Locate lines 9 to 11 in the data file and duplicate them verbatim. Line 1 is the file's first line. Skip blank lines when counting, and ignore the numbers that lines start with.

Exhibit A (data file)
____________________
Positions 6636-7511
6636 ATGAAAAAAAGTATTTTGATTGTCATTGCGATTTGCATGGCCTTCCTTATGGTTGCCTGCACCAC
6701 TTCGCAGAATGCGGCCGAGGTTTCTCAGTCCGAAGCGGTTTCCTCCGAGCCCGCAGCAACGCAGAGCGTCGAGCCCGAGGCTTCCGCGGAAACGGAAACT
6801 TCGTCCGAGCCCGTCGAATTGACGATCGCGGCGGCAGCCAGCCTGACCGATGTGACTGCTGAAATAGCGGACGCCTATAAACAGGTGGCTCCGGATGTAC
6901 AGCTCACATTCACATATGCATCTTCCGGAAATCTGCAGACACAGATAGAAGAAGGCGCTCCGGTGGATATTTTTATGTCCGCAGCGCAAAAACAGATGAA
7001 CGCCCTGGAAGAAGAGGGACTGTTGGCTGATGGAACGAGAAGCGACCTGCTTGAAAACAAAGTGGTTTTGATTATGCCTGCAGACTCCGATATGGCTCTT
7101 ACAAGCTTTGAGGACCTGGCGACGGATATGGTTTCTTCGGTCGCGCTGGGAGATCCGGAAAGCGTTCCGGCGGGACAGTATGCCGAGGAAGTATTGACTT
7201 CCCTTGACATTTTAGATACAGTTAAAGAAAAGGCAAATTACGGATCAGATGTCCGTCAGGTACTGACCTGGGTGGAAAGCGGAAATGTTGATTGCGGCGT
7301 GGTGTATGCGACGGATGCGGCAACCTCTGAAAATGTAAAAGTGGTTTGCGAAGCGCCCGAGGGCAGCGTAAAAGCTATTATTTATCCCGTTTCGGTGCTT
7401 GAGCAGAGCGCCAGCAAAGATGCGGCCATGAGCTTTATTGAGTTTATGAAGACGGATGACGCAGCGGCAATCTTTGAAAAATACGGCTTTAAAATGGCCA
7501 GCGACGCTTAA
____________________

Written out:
7301 GGTGTATGCGACGGATGCGGCAACCTCTGAAAATGTAAAAGTGGTTTGCGAAGCGCCCGAGGGCAGCGTAAAAGCTATTATTTATCCCGTTTCGGTGCTT
7401 GAGCAGAGCGCCAGCAAAGATGCGGCCATGAGCTTTATTGAGTTTATGAAGACGGATGACGCAGCGGCAATCTTTGAAAAATACGGCTTTAAAATGGCCA
7501 GCGACGCTTAA